Women's Sports: Beyond A League Of Their Own

It's a critical moment in the "battle of the sexes." When Annika Sorenstam tees off at the Colonial in Ft. Worth, Texas, she'll become the first woman to challenge the male elite at a PGA Tour event since 1945. But her crossover challenge is not universally hailed, even by boosters of the ladies' game. "It's too much pressure when one woman is seen as representing all of women's sports," says Amy Love, founder of Real Sports, a magazine and marketing firm for women's sports. "I keep worrying, 'What if she bombs?' I just don't see a winner here." A flop would produce the inevitable chorus of ridicule from men. The greater fear, though, is that Sorenstam's effort lends credence to the notion that male standards should be the ultimate measure of the women's game. The last thing the already shaky women's pro-sports empire needs is any diminution in its perceived value. "Given the media blackout and resistance among corporate sponsors, women's sports is always fighting uphill to crawl out of a hole," says Mary Jo Kane, director of the Tucker Center for research on girls and women in sports at the University of Minnesota.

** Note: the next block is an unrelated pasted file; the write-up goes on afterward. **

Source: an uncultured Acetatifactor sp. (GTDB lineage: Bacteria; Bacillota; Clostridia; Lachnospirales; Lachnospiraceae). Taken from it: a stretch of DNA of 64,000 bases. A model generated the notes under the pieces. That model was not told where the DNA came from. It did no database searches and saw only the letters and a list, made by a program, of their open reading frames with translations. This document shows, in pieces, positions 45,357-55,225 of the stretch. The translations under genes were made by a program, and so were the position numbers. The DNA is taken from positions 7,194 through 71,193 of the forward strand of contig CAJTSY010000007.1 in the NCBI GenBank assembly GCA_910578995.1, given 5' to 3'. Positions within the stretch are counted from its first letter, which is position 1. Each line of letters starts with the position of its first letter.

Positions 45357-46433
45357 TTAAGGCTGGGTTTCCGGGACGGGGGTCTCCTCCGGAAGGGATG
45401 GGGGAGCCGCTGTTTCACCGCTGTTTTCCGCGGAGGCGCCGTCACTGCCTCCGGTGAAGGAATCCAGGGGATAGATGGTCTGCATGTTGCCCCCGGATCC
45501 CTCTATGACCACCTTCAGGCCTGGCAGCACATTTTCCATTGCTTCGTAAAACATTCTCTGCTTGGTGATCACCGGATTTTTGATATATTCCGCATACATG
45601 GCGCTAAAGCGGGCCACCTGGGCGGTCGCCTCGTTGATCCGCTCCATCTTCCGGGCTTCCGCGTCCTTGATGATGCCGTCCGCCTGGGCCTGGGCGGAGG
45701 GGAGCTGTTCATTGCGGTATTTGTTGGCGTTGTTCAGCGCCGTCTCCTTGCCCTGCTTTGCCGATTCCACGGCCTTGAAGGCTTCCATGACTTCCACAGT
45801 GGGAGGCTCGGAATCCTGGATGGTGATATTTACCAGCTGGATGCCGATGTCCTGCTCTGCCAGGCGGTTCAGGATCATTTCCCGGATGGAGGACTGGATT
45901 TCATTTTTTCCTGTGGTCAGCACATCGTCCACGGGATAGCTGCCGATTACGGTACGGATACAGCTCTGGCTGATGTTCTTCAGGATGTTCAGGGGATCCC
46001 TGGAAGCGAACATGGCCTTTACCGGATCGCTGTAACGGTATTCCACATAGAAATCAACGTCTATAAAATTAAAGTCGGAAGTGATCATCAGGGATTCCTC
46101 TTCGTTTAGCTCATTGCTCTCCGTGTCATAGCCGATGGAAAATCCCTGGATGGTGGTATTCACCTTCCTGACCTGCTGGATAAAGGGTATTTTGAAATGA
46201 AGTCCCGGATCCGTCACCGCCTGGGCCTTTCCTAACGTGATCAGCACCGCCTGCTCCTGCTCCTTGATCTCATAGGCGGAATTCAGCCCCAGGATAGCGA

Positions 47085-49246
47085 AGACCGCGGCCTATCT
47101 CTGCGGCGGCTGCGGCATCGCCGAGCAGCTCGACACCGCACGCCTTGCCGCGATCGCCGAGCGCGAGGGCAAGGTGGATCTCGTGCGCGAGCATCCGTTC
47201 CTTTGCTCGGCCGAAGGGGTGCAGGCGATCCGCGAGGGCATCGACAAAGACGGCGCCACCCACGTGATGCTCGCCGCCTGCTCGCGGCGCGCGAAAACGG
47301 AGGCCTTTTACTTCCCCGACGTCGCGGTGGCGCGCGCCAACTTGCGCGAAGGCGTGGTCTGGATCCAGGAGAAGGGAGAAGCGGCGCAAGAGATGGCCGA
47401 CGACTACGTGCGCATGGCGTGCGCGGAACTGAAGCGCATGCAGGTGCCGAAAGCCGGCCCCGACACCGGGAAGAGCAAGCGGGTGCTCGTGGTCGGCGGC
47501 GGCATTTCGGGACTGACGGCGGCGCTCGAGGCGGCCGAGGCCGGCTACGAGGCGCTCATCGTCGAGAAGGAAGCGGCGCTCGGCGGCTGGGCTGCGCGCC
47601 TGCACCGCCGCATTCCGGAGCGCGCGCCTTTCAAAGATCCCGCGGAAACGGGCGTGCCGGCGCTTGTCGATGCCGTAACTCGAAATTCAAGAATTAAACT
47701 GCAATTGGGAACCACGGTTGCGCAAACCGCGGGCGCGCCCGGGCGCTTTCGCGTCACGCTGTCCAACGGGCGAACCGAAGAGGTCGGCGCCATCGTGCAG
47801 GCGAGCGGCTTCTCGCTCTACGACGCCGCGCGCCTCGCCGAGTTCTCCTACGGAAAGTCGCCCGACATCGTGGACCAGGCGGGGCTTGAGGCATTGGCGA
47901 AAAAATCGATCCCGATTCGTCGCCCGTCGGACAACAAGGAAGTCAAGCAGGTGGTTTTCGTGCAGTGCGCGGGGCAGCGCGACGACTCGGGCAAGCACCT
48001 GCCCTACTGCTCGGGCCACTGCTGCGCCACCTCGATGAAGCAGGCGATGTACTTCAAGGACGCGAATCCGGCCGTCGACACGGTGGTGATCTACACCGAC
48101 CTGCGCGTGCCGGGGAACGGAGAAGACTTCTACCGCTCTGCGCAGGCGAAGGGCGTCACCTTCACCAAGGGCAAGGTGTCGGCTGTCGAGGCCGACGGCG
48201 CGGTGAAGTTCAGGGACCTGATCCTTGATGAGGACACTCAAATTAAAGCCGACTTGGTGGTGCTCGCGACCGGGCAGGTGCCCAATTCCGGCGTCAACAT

That hole's much deeper than was anticipated in the late '90s, after Title IX babies came of age and produced a string of stirring Olympic and World Cup triumphs. "There was so much enthusiasm, and there seemed to be so much fat in the system to spread around," says soccer star Julie Foudy, a past president of the Women's Sports Foundation. But now women's pro sports are on a crash diet. Though Michelle Kwan can still pack a house, two women's leagues have folded and the survivors, the WNBA and WUSA (Women's United Soccer Association), are scaling back their ambitions. Their marketers have discovered that being an athlete isn't the same thing as being a fan. "There's been a fundamental shift in our society in terms of people believing that women's sports are good for girls," says Michael Messner, a professor of gender studies at the University of Southern California. "But it takes a long time for changes in values and practices at the grass roots to bubble up into the market and become profitable."